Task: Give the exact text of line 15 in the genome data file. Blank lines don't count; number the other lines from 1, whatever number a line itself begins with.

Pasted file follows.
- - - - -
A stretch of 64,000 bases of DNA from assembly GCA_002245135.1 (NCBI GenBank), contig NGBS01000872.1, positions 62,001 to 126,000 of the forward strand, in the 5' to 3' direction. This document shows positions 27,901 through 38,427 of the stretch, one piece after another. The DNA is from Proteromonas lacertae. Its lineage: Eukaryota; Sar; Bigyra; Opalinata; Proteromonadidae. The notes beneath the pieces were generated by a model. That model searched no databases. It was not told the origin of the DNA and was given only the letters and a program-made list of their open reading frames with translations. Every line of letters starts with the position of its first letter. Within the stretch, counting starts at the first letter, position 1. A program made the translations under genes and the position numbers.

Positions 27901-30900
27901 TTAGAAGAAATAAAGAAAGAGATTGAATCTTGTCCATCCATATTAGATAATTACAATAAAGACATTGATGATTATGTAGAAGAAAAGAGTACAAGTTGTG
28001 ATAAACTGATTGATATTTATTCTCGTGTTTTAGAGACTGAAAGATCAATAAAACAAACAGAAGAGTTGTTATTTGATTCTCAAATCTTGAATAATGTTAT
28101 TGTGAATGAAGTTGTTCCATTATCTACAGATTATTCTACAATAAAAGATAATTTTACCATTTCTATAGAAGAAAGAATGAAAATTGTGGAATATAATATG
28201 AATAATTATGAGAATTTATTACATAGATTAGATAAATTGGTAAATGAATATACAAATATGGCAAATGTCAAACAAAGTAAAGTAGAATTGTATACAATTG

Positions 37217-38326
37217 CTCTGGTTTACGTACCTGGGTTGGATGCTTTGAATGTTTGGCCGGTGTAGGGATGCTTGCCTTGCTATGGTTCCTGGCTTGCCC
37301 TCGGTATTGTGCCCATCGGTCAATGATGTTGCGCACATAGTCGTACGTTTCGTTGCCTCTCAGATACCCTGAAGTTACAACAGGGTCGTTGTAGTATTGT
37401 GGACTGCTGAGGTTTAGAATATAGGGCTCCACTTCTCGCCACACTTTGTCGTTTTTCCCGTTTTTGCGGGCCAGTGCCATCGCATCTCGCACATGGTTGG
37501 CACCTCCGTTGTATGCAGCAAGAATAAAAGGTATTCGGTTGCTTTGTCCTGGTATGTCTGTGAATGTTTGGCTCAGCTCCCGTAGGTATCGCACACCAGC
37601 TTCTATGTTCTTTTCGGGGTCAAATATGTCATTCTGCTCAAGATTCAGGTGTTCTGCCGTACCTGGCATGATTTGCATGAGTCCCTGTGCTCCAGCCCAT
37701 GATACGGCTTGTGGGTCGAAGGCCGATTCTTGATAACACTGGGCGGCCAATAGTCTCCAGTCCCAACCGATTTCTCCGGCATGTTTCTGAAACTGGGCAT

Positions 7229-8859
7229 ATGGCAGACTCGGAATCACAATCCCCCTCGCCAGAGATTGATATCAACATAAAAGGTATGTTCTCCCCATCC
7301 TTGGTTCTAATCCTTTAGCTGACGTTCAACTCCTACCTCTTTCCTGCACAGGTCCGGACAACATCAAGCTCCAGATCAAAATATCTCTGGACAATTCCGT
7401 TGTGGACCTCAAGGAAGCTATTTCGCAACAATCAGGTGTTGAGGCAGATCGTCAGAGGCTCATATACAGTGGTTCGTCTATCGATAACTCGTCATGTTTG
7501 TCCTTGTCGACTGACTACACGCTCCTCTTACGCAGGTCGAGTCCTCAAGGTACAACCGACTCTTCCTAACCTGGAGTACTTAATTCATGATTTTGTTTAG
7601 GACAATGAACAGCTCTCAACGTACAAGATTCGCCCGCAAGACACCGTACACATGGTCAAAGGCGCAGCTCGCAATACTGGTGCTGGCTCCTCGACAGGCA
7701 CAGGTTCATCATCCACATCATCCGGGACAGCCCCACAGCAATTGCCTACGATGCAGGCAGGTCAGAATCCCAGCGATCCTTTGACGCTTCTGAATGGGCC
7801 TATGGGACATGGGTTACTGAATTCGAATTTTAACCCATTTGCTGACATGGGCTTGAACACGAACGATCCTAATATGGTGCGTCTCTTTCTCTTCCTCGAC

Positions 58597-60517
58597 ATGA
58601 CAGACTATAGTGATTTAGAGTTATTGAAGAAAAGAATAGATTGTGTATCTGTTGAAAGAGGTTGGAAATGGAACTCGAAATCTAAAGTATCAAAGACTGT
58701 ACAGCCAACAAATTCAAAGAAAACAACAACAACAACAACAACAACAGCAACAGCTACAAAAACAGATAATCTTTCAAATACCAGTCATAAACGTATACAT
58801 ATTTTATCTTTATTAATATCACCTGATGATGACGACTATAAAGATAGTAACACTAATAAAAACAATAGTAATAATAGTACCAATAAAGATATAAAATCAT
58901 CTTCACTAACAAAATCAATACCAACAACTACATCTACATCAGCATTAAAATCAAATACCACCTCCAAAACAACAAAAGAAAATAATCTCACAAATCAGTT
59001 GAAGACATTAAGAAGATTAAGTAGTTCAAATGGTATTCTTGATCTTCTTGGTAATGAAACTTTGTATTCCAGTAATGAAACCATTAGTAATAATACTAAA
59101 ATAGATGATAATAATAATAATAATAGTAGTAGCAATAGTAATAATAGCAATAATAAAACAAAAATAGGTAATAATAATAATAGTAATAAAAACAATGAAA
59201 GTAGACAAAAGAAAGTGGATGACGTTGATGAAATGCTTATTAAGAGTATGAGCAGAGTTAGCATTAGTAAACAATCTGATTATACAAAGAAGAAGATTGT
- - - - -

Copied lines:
7229 ATGGCAGACTCGGAATCACAATCCCCCTCGCCAGAGATTGATATCAACATAAAAGGTATGTTCTCCCCATCC